When it comes to vitamins and supplements, there is so much misinformation out there that it is hard to know what to believe about them. There are many false claims from manufacturers, self-proclaimed health gurus with misleading information, and all of sorts of well-meaning people who simply don’t know what they are talking about. Combined with the desire for people’s need to believe that vitamins and supplements will perform miracles for them, many myths and misunderstandings have developed surrounding vitamins and supplements.
Myth #1: Vitamins and supplements cure disease.
Facts: Vitamins and supplements can help prevent disease, help cure disease, and help lessen the effects of disease; but vitamins and supplements alone cannot cure disease. No one who is seriously ill should ever take vitamins in place of prescribed medication or medical care. The main benefit of vitamins and supplements is their preventative nature. For example, if you have a history of cancer in your family, you might want to take beta carotene to prevent the disease before you have any signs of it.
Myth#2: Vitamins and supplements are not medication.
Facts: While there are many people who take vitamins and supplements seriously, there are others who take them like candy, and don’t feel like they have any major effect. The truth here lies somewhere in the middle. While technically vitamins and supplements are not medication, when taken in the right doses, they can take on the same qualities. Studies that researchers conduct with higher doses of vitamins and supplements show that these kinds of doses can have almost the same effect as real medication. Taken liberally, they can interfere with other medications and have serious side effects. So, while technically vitamins are not medicine, they should be taken like they are.
Myth#3: You can’t take too many vitamins and supplements.
Facts: This is completely false. There are several vitamins and supplements that can be deadly when taken in high doses or for too long a period of time. Vitamins A and D, niacin, and iron can all have adverse effects, resulting in liver damage, heart disease, loss of nerve function, and increased risk of cancer. Other supplemental overdoses can cause milder medical problems like diarrhea, stomach pain, and sleeplessness. Taken together in large doses, some vitamins will also cancel each other out. For example, too much extra zinc can zap the effects of any copper you might be taking.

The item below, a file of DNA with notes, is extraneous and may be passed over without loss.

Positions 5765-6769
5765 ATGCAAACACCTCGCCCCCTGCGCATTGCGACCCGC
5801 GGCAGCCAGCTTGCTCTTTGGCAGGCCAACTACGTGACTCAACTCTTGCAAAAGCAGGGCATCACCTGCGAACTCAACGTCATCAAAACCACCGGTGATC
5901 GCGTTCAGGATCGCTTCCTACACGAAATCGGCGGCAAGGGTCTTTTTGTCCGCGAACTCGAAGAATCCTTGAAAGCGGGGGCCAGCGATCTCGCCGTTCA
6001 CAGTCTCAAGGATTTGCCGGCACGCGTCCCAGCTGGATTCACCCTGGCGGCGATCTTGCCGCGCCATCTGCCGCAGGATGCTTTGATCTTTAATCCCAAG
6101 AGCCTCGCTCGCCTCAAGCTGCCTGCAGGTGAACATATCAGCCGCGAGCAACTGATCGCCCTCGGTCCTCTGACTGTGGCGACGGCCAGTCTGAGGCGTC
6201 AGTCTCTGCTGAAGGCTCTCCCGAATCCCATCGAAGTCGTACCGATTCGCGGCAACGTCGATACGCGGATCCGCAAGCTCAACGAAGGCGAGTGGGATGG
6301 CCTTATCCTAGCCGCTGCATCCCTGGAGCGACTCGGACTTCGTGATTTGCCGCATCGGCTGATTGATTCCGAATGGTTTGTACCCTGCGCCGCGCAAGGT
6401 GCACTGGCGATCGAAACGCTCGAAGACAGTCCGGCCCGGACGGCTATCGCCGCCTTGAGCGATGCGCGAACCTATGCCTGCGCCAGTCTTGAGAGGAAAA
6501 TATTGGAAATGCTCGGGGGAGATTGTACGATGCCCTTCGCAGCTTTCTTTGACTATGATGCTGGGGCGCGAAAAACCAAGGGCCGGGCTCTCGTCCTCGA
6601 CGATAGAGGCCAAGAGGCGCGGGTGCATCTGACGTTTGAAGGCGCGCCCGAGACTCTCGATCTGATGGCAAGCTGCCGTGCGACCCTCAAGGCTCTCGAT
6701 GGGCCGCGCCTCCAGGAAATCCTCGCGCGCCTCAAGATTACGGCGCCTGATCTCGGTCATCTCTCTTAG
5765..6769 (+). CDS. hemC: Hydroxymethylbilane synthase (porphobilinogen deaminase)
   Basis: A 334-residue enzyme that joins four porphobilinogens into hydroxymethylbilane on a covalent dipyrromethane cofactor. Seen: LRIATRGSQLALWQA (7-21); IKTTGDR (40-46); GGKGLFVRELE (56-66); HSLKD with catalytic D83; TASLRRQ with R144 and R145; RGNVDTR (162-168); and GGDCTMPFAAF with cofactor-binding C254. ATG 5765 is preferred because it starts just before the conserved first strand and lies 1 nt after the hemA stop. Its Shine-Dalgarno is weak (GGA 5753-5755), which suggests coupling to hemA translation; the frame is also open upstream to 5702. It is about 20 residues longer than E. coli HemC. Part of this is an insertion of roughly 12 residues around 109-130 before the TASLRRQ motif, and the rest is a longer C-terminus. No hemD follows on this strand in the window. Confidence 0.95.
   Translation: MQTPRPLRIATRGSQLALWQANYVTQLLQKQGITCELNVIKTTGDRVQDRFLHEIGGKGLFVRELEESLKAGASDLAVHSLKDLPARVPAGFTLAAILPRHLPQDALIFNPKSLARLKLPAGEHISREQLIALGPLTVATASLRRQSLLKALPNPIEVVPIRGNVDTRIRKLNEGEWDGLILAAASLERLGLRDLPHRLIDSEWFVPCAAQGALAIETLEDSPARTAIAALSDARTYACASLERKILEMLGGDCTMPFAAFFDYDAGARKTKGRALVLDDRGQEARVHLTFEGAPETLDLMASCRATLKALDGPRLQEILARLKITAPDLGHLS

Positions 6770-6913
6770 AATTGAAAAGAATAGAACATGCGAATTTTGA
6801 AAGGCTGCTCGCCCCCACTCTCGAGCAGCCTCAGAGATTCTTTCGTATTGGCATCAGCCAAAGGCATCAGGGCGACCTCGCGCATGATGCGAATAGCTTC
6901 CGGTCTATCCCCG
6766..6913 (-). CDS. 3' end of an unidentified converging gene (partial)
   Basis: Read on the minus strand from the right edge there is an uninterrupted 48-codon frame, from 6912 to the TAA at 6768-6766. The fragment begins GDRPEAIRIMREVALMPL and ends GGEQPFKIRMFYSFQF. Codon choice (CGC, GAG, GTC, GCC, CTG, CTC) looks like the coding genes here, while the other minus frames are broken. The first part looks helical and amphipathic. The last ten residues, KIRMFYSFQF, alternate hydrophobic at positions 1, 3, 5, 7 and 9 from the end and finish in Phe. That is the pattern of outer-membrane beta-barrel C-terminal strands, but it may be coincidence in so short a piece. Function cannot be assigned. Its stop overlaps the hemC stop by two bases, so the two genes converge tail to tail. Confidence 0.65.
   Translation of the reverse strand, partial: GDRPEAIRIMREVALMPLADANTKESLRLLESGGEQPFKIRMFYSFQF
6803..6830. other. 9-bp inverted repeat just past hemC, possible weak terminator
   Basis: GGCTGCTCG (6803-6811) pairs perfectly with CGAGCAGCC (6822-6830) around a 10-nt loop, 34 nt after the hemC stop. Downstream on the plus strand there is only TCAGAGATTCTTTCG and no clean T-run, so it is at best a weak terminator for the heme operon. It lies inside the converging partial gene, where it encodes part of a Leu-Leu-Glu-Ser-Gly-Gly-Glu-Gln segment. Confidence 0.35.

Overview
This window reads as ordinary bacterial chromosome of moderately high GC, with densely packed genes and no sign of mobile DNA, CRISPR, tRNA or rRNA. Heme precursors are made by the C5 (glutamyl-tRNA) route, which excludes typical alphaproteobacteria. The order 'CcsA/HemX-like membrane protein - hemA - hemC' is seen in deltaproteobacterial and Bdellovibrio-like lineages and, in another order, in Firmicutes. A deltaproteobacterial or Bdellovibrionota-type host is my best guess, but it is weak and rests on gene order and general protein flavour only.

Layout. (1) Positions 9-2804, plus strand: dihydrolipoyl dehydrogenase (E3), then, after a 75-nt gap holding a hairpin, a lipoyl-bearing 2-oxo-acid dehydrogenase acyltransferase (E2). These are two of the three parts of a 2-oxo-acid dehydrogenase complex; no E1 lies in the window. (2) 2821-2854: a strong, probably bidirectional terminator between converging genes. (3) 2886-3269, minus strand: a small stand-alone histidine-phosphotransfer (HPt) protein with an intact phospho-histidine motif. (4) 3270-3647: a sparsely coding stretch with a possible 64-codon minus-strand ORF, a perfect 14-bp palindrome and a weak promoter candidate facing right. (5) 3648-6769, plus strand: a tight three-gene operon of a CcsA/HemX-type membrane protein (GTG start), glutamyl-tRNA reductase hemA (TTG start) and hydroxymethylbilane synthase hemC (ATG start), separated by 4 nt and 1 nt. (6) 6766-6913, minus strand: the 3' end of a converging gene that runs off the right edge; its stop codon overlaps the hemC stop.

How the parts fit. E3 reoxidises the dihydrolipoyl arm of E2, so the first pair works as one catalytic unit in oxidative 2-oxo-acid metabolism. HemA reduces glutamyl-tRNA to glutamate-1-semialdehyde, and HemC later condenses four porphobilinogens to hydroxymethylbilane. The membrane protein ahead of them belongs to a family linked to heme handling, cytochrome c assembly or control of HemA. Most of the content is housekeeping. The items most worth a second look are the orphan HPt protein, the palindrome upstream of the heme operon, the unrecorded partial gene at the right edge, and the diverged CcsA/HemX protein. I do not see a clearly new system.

Myth#4: Vitamins are all the same.
Facts: Just because a substance is labeled “Vitamin C” doesn’t mean that it will have the same potency as every other “Vitamin C” on the shelf. For example researchers have questioned whether synthetic vitamin C is as effective as vitamin C produced from rosehips or other natural substances. Vitamins come in so many different forms and from so many different sources that it is important to read the label and also to be an educated shopper. This way, you will get the vitamins you need in the right form and potency.
Myth#5: Everything on the label is true.
Facts: The only thing that is true about any vitamin or supplement is what you read from independent studies or literature. Many manufacturers make claims based on research or information that is not accurate in order to make sales. If the label on a vitamin or a supplement makes claims that don’t sound believable, then they probably aren’t. Many of these claims are made so that the price can be jacked way up in order for the manufacturer to make a big profit. Save your money. Just because a supplement costs twice as much as the others, doesn’t mean that it will work better.
Myth#6: Vitamins and Supplements can replace healthy eating.
Facts: You can’t live on junk food and take a daily supplement and think that it will do anything. If you eat nothing but junk food and take a multivitamin every day, the only thing that it will do for you is make you feel less guilty about your bad eating habits. Supplements are just what they say they are: supplementary to healthy eating. They are definitely not a replacement for it.
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